Sunday, November 6, 2016

Restoration of monuments of the Kathmandu Valley : Do or die

Razen Manandhar

When the whole world is focused on how Nepal is going to conserve, restore or at least reconstruct those innumerable monuments concentrated mainly in the Kathmandu valley after the great earthquake of April 25th, 2015, the Kathmandu Metropolitan City Office, the authority responsible to conserve the monuments, shocked all by trying replace a 350 year-old Balgopaleshwor temple at Ranipokhari with a concrete building overnight.

This is an example of how state mechanism of Nepal has been looking at, treating or targeting the heritage of Kathmandu, which, in fact, has given an identity to the whole country in the world.  

It has been a one and a half year the villainous earthquake ransacked quiet and peace-loving Kathmandu Valley (not forgetting the devastation it spread in other more rural settlements). Lots of things changed in Nepal's political scenario in this period – promulgation of regressive constitution, shooting over 50 demonstrations to death, blockade in the southern border, shortage and black market of essential commodities, protests of indigenous peoples change of governments, official visits of Nepal's prime ministers to bordering countries are only some to mention. Following news in national and international media about misappropriation of the foreign donations that showered in the name of the victims and survivors of the earthquake, the government launched series of speeches and gimmicks for providing cash and kinds support to them.

The ruins of earthquake stricken monuments have witnessed three prime ministers – Sushil Koirala, KP Sharma Oli and Pushpa Kamal Dahal – all belonging to upper caste Hindus (as this has been an unwritten tradition of Nepal) and all coming to Kathmandu form various districts. They have no emotional, social or cultural attachment to the ancient monuments of the valley. All they know about this ancient valley is that it is made to shelter kings and prime ministers who do not have to be grateful to this poor valley.

While hundreds of ancient temples, stupas, rest houses as well as private or community houses spread in ruins, the former prime minister KP Sherma Oli showed his height of acknowledgement to this capital city by announcing a campaign to restore Dharahara tower, some 80 years old Muslim-architecture with no aesthetic and archaeological or cultural value. And a mass of neo-riche immigrants supported him, either they wanted political benefit form the barely matriculated prime minister or they also belong to the same community of outsiders. This is just an example of how the government or governments of Nepal neglected or misused heritage of Nepal. When our good neighbors like China, India, Japan, Germany and Sri Lanka are showing interest to fund restoration of the monuments; the government is indirectly prohibiting and brazenly asking them for cash that they could manipulate to distribute among their party cadres.

In the whole chain of events, the Newars, the indigenous people of the valley, often applauded or even pampered by the international scholars as being the richest (financially and culturally) among the ethnic groups of Nepal, have remained mere spectators. Each and every monument, the country is proud of, stands are evidence of the glorious past and economic abundance of the makers' community now are fighting to survive in the ever-changing development of the capital city. The residents don't know how to find a job in the toughest job markets of the country and how could they think about restoring the temples their forefather built? They have to maintain social status, participate in extravaganza cultural activities, remain attached to orthodox guthi tradition and also have to satisfy their desire for the newest technical gadget they find in the market of the capital.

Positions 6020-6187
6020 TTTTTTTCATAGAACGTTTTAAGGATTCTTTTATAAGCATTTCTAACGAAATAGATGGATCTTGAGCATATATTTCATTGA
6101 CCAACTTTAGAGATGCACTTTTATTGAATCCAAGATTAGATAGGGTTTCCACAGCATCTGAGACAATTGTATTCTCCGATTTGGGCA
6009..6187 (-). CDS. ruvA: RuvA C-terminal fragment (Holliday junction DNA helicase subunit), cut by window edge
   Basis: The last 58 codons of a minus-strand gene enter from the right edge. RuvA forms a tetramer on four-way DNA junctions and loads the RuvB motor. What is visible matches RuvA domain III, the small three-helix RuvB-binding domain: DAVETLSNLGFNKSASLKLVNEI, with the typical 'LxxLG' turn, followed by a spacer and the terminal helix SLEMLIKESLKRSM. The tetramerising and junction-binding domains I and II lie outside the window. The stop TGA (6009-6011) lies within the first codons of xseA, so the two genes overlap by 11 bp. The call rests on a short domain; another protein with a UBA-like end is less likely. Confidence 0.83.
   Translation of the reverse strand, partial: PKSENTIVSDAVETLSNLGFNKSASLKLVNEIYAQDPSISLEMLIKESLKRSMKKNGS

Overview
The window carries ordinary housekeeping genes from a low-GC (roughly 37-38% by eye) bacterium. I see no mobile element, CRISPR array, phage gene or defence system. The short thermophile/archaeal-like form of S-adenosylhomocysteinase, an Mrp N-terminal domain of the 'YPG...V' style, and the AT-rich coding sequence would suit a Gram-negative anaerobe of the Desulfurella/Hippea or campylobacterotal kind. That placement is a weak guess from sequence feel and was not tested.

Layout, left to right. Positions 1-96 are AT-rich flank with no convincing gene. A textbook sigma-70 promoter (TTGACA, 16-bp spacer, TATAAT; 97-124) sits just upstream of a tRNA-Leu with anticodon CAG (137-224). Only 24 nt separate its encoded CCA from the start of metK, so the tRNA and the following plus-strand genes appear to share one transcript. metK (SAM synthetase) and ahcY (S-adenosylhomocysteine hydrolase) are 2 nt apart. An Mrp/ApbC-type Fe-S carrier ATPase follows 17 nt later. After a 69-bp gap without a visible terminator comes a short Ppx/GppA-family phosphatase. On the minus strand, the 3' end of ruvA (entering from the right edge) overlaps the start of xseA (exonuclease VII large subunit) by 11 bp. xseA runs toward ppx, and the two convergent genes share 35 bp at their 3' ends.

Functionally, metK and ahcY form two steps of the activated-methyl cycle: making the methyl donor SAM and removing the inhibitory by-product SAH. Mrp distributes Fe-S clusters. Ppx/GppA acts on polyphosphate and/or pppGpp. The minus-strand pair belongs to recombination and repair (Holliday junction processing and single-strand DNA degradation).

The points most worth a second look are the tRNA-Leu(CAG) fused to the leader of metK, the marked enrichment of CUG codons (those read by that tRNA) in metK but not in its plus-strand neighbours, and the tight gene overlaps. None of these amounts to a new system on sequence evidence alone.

Two generations of Newars are heading apart – old generation wants to follow the tradition that they love so much and the newer generation is more interested in keeping pace with the modern world -- being qualified for the most earning jobs or, if ever possible, abandon the country and seek better lifestyle in most advanced cities of the world. In these two races, the fallen roofs of the temples, crumbles monuments, standing with aid of struts or even the ruins of broken bricks of 500 years old temple remain as helpless as they can be.

Leadership of Newar community could have played a key role at this moment of time – to pressurize the government to utilize the funds for restoration of the monuments, to enliven the intangible heritage, that has been swept by the tremor of the earthquake and also to raise awareness among to people to value the local architecture. But, unfortunately, the leadership among the Newar community have been seen divided politically than ever, are just looking at one another to make the first step  - to do what is of immediate need.

This is the time the Newar community needs to identify a new leader from a new generation to make the government as well as the elected local representatives in the parliament accountable, to pressurize the government to act immediately for restoration of valuable monuments and also to restore private houses with most possible attributes of traditional architecture. Now or never – if we miss this opportunity of restoring the monuments, our heritage will remain parts of our stories and some technical reports of foreign architects or archaeologists. Time is now – either do or die.

Published in Guthi Magazine, Pasa Pucha Guthi UK, London (2016, 11 06)

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